It’s that time of the year when we begin reflecting on what to be thankful for, whether it’s friends, family, a warm bed, or a meal at the end of the day.
Thanksgiving reminds us to be grateful for what we have because others might not be as lucky and members of UF understand this, which is why every year they decide to give back to those in need.
During its 10th annual Day of Service on Friday, the UF/IFAS College of Agricultural and Life Sciences (CALS) rallied over 150 students, faculty, staff, and alumni to package 26,000 meals in partnership with Rise Against Hunger.
“We put together a food packaging day for students to come in and focus on one of the four core values of the college, which is service,” said Charlotte Emerson, Director of Student Development and Recruitment for CALS, in an interview. “We believe it is essential to plant a seed with our students in helping them understand the importance of philanthropy, service, and giving back to others.
Rise Against Hunger provides the equipment and food supplies for the event. It costs 39 cents per meal to package, and UF does its own fundraising throughout the year, relying on donors, students, and alumni of CALS.
The day was split into two different shifts. The first shift was from 9:30-11:30 a.m. to complete 12,600 meals. Shift two was from noon-2 p.m. when volunteers finished the second half of the prepping.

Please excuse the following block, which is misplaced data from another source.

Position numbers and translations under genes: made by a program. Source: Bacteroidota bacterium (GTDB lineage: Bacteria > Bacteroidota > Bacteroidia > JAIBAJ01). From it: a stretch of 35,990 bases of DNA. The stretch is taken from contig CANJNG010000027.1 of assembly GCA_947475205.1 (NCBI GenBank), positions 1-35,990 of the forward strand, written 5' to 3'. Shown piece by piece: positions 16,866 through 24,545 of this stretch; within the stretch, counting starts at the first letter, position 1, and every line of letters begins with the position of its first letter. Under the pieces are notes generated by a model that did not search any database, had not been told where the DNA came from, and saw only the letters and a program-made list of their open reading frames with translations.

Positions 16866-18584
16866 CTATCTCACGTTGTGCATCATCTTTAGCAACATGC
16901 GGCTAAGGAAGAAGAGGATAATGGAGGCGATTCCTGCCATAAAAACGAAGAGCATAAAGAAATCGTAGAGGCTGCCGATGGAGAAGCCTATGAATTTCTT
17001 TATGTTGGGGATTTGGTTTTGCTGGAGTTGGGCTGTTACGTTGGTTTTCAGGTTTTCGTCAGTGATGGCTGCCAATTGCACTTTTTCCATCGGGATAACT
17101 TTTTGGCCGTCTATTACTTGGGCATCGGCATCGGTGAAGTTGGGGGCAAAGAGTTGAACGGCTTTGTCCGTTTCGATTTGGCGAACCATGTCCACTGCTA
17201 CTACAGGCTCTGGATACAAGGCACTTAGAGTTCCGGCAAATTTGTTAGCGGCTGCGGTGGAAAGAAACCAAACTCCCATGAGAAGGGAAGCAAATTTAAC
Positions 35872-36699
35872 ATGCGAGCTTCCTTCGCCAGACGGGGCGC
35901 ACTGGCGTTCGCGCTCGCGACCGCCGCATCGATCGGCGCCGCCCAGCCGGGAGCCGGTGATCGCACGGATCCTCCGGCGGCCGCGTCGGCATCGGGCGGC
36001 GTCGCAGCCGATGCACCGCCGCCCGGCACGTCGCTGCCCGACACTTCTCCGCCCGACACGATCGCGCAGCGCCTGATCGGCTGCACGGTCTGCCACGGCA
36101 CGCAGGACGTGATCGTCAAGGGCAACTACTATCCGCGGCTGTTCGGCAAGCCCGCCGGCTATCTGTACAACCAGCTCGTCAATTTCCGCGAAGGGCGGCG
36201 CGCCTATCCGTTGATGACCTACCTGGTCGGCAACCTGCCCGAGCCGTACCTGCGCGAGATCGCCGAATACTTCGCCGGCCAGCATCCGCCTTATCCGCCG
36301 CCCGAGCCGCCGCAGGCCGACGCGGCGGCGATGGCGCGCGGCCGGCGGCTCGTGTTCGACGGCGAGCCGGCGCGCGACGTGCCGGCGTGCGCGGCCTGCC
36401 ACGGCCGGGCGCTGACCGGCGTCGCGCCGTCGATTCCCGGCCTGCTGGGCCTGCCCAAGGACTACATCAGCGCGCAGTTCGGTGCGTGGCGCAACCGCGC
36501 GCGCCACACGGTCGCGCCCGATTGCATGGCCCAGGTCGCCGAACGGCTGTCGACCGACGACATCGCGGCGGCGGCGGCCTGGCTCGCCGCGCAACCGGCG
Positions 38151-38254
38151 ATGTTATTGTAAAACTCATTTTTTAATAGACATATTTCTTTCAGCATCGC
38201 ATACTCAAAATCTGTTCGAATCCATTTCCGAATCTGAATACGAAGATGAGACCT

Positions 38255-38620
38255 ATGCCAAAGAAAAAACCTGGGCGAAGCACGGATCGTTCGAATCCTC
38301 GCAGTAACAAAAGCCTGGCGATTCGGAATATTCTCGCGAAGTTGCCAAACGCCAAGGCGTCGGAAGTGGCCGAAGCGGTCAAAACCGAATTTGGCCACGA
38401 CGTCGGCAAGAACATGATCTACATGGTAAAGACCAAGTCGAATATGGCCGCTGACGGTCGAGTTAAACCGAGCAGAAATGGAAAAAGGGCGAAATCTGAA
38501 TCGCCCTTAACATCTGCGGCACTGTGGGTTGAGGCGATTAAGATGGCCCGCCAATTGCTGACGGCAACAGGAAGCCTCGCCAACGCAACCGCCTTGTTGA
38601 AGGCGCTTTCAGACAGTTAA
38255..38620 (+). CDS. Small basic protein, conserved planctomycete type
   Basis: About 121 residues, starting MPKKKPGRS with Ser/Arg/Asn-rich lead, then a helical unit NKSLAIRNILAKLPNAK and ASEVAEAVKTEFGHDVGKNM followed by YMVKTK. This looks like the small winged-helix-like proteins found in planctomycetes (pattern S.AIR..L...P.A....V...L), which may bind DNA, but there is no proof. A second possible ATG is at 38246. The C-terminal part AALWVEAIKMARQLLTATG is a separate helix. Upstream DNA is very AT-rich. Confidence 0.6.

The packaging process began with filling the bags — six meals per bag consisting of protein, rice, dehydrated vegetables, a flavor pack, and instructions. Once the meals were prepared and sealed, volunteers placed the bags into boxes for shipping.
The bags can go anywhere in the world. In the past, meals have been sent to Vietnam and Houston, Texas during the flood.
“The impact is locally based on the food we collect, but it is also global in the fact that we can send meals anywhere and help any person/family that needs it,” Emerson said.
Every dime raised goes toward the meals, meaning the university does not receive a profit. If the goal of $8,000 in donations is not met, then UF will use money from another fund to supplement the cost.
A critical part of the success of Friday’s event came from the volunteers. The room was filled with laughter, music, and lighthearted conversation.
First-time volunteer, Megan Edge, couldn’t help but get involved after hearing about the day. She didn’t have to think twice before volunteering two hours of her time.
“I wanted to be able to make a difference and help provide food to people who genuinely need it,” said Edge, a sophomore CALS Ambassador, in an interview. “This event shows that CALS really cares for others, and they want to use their resources to help people who might not have the same opportunities as we do.”